Wednesday, 13 June 2012

Snug beneath the brambles


The brambles were starting to spread out from the shade of the quince tree towards the row of onions in our small vegetable garden, so armed with pruning shears I set out to tidy them up. A distinctive high pitched alarm call was coming from a few metres away, a Nightingale. I had heard this on previous days on my routine visits to tend the vegetables. As I moved the brambles away, a slight movement caught my eye. I looked more closely and to my astonishment there was a neat grassy cup on the ground, amongst dead leaves, tilted slightly and containg four tiny naked, blind nestlings. It was the first time I had seen a Nightingales's nest and what was more surprising was it was no more than a couple of metres from the water tank, the focus of my daily visits since the vegetables now need watering every day. Unseen by me, the Nightingales had built the nest, laid a clutch and sat and incubated them. The brambles had provided excellent cover.

I gathered the cut bramble and placed it carefully to act as a barrier near the nest in a hope that it would remain relatively concealed. Nestlings on ground nests are very vulnerable. There are cats in the village, although the vegetable plot is fenced and our dog, Moro, enjoys nothing more than chasing cats, so perhaps the risk from them might be less. However, there are other mammalian predators around such as Stone Martens, as well as snakes and Azure-winged Magpies.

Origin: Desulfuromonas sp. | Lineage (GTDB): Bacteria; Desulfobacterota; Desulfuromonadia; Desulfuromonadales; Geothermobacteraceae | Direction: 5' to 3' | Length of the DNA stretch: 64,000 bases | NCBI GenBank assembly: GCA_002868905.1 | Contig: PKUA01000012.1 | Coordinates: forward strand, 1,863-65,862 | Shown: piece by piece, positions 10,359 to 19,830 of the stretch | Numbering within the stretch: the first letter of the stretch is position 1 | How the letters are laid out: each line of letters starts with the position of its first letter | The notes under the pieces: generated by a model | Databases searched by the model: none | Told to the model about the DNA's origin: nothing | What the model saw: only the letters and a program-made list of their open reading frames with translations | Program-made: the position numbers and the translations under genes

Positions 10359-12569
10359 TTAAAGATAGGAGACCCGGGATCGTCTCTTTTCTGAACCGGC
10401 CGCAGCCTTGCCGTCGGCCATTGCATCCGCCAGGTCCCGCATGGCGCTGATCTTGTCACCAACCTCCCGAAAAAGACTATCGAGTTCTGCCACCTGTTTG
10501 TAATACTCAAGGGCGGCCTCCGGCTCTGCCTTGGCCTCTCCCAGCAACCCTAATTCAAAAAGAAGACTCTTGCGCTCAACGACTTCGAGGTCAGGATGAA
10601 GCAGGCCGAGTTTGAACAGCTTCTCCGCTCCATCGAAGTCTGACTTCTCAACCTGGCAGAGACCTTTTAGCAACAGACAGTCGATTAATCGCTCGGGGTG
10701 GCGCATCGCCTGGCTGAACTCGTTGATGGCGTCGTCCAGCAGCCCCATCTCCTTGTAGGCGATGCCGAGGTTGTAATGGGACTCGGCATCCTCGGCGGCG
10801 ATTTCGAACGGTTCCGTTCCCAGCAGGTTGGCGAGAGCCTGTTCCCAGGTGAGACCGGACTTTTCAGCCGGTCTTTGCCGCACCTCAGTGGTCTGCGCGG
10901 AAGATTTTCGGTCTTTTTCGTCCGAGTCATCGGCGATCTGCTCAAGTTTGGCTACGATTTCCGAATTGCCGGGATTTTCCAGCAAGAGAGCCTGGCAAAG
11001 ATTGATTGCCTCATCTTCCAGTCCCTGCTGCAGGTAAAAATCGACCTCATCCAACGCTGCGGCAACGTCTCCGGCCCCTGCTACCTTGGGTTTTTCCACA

Each day on my trips down to the vegetables I would take a careful but quick look, from as far as way as possible to check on progress. Always the attentive Nightingale adult would be calling to warn the nestlings of my presence. On 10th June we took the photo at the top of this posting, where you can see that the four chicks are now well feathered with eyes open. During the night of the 11th, I heard the Nightingale alarm calls frequently and when I took a quick look at the nest first thing yesterday (12th June) it was empty. I wondered if the young had successfully fledged or had been predated. The nest looked neat and undamaged and I could still hear alarm calls nearby. Surely the parents would not be giving these had the young been taken. My answer came just a few hours later when I saw one of the adults carrying food in its bill and nearby a recently fledged chick fluttering for cover. I was delighted that the chicks had made it to fledging despite my accidental disturbance to their cover. Since then the adults have been busy collecting food, sometimes from close to our doorstep and I hear their warning calls in different places as presumably the brood is now dispersing a bit from the nesting site.

Meanwhile, the subjects of the previous post, the Red-rumped Swallows must be incubating now and are charming us with their confiding behaviour. They fly into the house a lot, circling around before flying out again, although sometimes the male lingers a bit...a couple of days ago whilst I was answering emails, he sat on top of the sitting room door singing. If it goes on like this we will end up giving them names!

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